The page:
The Truth About Prince Philip's Unusual Coffin

On April 9, 2021, mere months before his 100th birthday in June, Prince Philip died quietly in the company of his loved ones. He'd been Queen Elizabeth's "strength and stay" for a stunning 73 years, since their marriage in 1947, making him the longest-serving prince in British history, as The Guardian reports (though he was never officially named prince consort). 

Over the course of his life, Prince Philip gained a reputation for being outspoken and single-minded. He tussled with the queen over his last name for nearly a decade, as Good Housekeeping discusses, and eventually accepted Mountbatten-Windsor as his surname. He once complained that he was the only man in Britain who couldn't pass his name on to his descendants. On the other hand, Prince Philip has been called a "tireless champion for the environmental cause" by World Wildlife Federation president Pavan Sukhdev, per the WWF website, and has gone on record as saying, "If nature doesn't survive, neither will man," as the Independent reports. In fact, as the Sun states, Prince Philip had been worried about climate change as far back as 1950s.

It's with this same combination of insistence and environmentalism that Prince Philip laid out very specific plans for his funeral, scheduled for St. George's Chapel, on the grounds of Windsor Castle, on Saturday, April 17, at 3 p.m. BST, as the BBC explains. The prince didn't want to "lie in state" (be on display for the public), and wanted the entire affair to be of "minimal fuss." He also selected a unique coffin for himself.

A fully biodegradable coffin carried by an electric car

AW Hainsworth, a 230-year old textile business located west of Leeds, will be handling the prince's coffin. The coffin is made of 100 percent wool — a cotton lining and three fleeces — and is fully biodegradable, as the NY Post describes, which fits nicely with the prince's environmental concerns. The coffin costs £900 (about $1,200).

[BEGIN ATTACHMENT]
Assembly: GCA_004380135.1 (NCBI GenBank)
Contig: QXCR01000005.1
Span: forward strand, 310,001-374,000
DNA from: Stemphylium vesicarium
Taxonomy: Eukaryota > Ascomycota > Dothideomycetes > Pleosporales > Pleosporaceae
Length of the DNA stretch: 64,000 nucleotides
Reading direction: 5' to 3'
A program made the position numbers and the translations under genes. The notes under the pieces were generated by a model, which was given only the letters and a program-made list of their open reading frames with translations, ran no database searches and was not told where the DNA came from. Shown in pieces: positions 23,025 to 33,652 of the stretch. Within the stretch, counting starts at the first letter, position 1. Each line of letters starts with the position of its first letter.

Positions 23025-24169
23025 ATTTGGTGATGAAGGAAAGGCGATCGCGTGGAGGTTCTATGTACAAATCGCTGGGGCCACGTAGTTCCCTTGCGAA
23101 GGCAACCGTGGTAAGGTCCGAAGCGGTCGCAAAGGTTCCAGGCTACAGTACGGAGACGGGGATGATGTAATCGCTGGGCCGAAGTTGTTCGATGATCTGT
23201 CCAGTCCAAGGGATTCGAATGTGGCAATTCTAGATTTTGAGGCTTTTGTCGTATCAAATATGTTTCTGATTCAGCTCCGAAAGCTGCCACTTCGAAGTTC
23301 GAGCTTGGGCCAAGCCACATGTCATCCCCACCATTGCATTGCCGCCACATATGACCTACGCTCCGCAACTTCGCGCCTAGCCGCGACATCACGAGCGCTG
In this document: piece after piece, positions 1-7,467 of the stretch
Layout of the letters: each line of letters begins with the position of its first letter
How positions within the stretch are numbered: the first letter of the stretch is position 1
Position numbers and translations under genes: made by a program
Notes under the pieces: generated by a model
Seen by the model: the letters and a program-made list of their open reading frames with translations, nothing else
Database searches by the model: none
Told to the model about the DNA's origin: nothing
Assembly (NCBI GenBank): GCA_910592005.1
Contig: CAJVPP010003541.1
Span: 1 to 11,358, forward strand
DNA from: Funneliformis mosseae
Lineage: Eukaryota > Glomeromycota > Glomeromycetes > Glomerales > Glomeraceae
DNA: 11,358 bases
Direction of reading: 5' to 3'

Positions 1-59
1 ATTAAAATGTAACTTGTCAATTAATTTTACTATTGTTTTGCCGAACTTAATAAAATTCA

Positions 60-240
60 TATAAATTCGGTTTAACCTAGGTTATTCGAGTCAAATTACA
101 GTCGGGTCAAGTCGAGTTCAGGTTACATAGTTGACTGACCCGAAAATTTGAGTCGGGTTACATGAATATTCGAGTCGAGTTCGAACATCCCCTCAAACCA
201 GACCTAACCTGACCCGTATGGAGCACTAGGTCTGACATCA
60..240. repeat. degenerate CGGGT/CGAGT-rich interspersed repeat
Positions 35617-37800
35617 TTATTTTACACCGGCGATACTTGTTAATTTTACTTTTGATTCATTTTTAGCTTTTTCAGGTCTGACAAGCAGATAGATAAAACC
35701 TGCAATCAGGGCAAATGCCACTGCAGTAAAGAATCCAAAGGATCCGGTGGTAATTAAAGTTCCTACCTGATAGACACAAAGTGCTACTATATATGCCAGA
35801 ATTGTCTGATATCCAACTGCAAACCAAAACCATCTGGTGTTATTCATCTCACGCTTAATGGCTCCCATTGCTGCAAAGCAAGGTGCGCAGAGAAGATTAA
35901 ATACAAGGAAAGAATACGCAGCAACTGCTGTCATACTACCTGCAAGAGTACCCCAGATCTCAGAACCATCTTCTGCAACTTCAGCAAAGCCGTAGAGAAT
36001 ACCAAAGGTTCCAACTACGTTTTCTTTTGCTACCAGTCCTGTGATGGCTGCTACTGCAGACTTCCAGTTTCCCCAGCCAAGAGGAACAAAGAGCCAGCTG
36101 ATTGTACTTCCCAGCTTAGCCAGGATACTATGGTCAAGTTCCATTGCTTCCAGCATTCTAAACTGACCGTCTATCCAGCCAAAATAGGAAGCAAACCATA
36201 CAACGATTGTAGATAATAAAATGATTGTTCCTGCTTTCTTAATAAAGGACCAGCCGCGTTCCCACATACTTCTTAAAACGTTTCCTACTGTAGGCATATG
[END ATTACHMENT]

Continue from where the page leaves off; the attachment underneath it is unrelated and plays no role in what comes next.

AW Hainsworth company director Thomas Hainsworth reports meeting the prince at the Queen's Award for Innovation, wherein Prince Philips said of textiles, "Oh yes, a dying industry isn't it?" — probably referencing dyes, rather than death. Hainsworth sales director Rachel Hainsworth also said of the prince, "He liked the fact the coffins are environmentally friendly, but also the fact that by using British wool we are supporting Britain's farmers." Back in 2010, Prince Charles invited Hainsworth to put on an exhibit at a sustainability event, Garden Party to Make a Difference, where he said, "I have discovered a company that makes a woolen coffin — coffins, ladies and gentlemen, to die for." Hainsworth also made the military uniforms that Prince William and Prince Harry wore at their weddings. The idea for a woolen coffin actually isn't new. People were buried in them as far back as the 17th century, but Hainsworth updated the idea and now has a patent on it. 

Prince Philip will also be conveyed in an electric Land Rover hearse that he himself helped design, which also serves as a nod to his military service. Leverton and Sons, who organized Princess Diana's funeral in 1997, are handling the rest of the arrangements.

Prince Philip's legacy of environmental activism

While it's true that, as CNN notes, Prince Philip's legacy will be "complicated" by his often racist and sexist remarks (like the time he told a group of British students studying abroad in Beijing, "If you stay here much longer you'll all be slitty-eyed."), the Duke of Edinburgh will also be remembered for his environmental activism. Despite his rather old-school ideas on race and gender, he was actually a progressive when it comes to humanity's relationship with the natural world. 

Prince Philip served as the president of the WWF from 1981 to 1996. Writing for Sky News, former WWF general director Dr. Claude Martin recalled the Duke's long history of environmental activism. "He had a genuine interest in conservation," wrote Martin. He credited Philip with being the impetus for the WWF's fisheries program, as he was concerned about farmed salmon breeding with wild ones. Although he wasn't a leader on climate change issues, he never denied that climate change is happening, and he pushed business leaders to treat nature and the resources it provides responsibly. "That was not the thinking of the business people in the early 1990s," wrote Martin.

So Prince Philip's coffin and his electric hearse are a continuation of that legacy. It's also an attempt to bring more attention to his concern for environmental causes and not on the fact, for example, that he once asked Australian Aborigines if they still threw spears at each other. Indeed, only time will tell exactly how the Duke of Edinburgh will be remembered.